Influence of agricultural antibiotic use on chicken meat-associated enterococci and their connection to the clinic.

Influence of agricultural antibiotic use on chicken meat-associated enterococci and their connection to the clinic. Appl Environ Microbiol. 2019 Aug 30;: Authors: Manson AL, Van Tyne D, Straub TJ, Clock S, Crupain M, Rangan U, Gilmore MS, Earl AM Abstract Industrial farms are unique, human-created ecosystems that provide the perfect setting for development and dissemination of antibiotic resistance. Agricultural antibiotic use amplifies naturally-occurring resistance mechanisms from soil ecologies, promoting their spread and sharing with other bacteria, including those poised to become endemic within hospital environments. To better understand the role of enterococci in the movement of antibiotic resistance from farm to table to clinic, we characterized over 300 isolates of Enterococcus cultured from raw chicken meat purchased at United States supermarkets by the Consumers' Union in 2013. E. faecalis and E. faecium were the predominant species found, and antimicrobial susceptibility testing uncovered striking levels of resistance to medically important antibiotic classes, particularly from classes approved by the FDA for use in animal production. While nearly all isolates were resistant to at least one drug, bacteria from meat labeled as raised without antibiotics had fewer resistances, particularly for E. faecium Whole-genome sequencing of 92 isolates revealed that both commensal- and clinical-like enterococcal strains were associated with chicken meat,...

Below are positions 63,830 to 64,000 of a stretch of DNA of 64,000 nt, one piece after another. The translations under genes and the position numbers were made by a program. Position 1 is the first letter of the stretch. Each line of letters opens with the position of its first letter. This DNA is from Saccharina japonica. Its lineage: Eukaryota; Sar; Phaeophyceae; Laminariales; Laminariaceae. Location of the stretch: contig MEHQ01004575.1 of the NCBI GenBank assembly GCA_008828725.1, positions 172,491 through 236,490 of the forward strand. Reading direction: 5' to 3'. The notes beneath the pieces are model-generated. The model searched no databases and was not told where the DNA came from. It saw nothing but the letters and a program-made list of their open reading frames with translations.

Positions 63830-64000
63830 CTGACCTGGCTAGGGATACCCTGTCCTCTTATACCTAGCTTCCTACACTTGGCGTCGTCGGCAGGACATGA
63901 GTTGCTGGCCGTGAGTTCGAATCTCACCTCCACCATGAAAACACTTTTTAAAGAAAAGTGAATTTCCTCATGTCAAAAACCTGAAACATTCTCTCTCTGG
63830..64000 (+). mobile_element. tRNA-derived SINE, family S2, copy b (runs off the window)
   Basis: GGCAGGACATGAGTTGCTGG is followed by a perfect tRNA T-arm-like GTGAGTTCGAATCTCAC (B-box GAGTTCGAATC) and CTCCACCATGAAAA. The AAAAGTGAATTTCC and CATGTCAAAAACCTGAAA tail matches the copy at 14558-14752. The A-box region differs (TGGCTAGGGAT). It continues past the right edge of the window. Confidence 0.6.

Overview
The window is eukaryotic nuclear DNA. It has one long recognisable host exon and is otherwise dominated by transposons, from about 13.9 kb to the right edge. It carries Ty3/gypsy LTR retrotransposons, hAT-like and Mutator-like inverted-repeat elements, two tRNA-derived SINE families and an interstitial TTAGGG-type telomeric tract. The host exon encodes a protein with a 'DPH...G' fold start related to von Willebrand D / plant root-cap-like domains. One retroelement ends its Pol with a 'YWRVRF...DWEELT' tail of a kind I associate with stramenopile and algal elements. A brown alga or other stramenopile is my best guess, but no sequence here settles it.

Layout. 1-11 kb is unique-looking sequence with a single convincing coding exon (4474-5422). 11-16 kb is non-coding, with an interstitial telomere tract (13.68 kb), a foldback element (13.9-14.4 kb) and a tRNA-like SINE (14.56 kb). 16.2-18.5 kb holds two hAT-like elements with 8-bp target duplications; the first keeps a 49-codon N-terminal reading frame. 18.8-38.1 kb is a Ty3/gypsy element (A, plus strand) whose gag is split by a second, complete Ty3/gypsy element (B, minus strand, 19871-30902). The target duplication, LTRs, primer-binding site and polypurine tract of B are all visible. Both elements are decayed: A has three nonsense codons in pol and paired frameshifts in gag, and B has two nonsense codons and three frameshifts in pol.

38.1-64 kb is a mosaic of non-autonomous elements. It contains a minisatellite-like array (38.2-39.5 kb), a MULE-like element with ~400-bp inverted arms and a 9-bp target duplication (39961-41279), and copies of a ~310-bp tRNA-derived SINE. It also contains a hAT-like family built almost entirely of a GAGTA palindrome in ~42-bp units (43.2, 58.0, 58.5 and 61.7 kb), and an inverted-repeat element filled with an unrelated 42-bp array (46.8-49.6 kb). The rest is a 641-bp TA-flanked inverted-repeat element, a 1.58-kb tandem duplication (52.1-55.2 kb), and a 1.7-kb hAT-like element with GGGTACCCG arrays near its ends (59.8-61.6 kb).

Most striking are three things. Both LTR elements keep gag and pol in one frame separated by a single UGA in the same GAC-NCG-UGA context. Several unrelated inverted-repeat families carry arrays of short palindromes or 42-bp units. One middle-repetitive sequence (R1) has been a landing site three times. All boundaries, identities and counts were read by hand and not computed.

Source: Applied and Environmental Microbiology - Category: Microbiology Authors: Tags: Appl Environ Microbiol Source Type: research

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